Many clients may fear their advisors would pass judgment if they knew how they handle their cash. And that has them holding back when it comes to sharing the facts.
So, when attempting to gather accurate data on both cash flow and debt, you must take the fear of judgment off the table. Otherwise, you’ll usually find you’re working with less-than-complete information.
Think clients aren’t holding back? Well, if you use a fact finder or ask questions like this example below, you might be getting far less precise data than you realized.
An advisor question that implies potential judgment:
“Now I’m sure debt isn’t an issue for you, but just in case you’ve got problems with debt or can’t manage your cash flow we should probably discuss them. Do you have a mortgage?”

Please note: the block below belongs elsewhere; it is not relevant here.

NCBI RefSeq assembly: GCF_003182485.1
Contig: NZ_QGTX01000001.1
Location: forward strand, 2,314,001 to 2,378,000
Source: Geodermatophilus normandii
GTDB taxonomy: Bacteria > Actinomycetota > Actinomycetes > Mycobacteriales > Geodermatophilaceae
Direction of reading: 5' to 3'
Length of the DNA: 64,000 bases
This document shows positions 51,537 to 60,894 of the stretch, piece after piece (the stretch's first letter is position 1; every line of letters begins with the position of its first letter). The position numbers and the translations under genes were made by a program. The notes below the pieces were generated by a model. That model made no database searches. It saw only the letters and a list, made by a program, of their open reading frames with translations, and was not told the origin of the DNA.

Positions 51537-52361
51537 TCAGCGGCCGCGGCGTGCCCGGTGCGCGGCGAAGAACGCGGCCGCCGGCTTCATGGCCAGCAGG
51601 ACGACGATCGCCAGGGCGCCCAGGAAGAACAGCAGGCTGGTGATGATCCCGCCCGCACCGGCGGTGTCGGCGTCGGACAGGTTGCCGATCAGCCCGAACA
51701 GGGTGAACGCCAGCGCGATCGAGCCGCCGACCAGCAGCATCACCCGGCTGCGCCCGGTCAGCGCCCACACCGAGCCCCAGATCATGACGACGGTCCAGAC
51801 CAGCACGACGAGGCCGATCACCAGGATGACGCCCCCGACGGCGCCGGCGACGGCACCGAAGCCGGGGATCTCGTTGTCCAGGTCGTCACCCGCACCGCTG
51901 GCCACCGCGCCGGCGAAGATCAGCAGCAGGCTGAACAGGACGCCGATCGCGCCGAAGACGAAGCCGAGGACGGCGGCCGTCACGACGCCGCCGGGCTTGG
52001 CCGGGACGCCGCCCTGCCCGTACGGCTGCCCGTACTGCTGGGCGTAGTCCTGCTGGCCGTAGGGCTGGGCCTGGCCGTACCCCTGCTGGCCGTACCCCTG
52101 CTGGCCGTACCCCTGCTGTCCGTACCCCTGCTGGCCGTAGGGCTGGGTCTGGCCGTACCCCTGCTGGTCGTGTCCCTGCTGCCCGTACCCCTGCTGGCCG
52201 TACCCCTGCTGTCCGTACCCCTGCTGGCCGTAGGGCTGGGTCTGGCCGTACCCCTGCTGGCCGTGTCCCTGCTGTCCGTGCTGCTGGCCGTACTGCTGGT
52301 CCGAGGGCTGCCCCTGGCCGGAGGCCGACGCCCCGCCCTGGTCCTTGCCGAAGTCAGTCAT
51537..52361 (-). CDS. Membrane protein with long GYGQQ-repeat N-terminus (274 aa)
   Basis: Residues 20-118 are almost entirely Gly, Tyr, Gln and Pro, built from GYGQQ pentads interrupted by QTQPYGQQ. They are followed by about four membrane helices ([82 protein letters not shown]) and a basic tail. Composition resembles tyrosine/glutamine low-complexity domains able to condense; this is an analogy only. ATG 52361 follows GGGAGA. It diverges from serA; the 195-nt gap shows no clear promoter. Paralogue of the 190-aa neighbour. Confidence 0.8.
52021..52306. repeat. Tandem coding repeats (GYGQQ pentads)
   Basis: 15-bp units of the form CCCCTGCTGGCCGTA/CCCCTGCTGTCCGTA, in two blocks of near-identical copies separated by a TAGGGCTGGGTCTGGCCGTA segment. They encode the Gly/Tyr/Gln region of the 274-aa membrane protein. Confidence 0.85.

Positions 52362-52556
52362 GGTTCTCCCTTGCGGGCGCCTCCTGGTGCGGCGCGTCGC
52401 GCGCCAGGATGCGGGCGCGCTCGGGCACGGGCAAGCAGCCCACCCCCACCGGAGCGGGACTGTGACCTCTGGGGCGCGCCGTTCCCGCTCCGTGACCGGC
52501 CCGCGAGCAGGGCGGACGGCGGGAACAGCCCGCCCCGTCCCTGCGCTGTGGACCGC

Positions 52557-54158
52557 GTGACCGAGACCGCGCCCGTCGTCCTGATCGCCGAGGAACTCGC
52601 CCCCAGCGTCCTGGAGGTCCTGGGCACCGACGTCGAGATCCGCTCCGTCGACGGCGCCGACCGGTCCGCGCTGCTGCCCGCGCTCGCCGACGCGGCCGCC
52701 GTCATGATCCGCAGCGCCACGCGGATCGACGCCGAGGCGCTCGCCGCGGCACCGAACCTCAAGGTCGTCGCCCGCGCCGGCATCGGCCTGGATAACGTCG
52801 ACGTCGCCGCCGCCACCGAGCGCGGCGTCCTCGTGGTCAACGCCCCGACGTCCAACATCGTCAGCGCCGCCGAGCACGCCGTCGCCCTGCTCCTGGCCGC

Now, consider this judgment-free advisor question:
“59% of Canadians are retiring in debt and I want to help my clients ensure the assets they’ve worked hard to accumulate aren’t at risk from debt that lingers in retirement. What year are you on track to be completely debt-free?”
Listen to the way you talk about debt and spending habits. If your clients hear you say what people ought to do with their hard-earned cash, would they be sheepish if they didn’t measure up?
I’ve found people aren’t as emotionally attached to the decisions they make in their portfolios, so they often feel comfortable being open. It’s a far more vulnerable act when they expose what they really do day-to-day with spending and borrowing.
So, just for a moment, pretend your clients feel they won’t live up to your expectations if they reveal their full financial picture. And then, think of how much more effective your advice will be when you know the whole truth.
Continue on to letter K.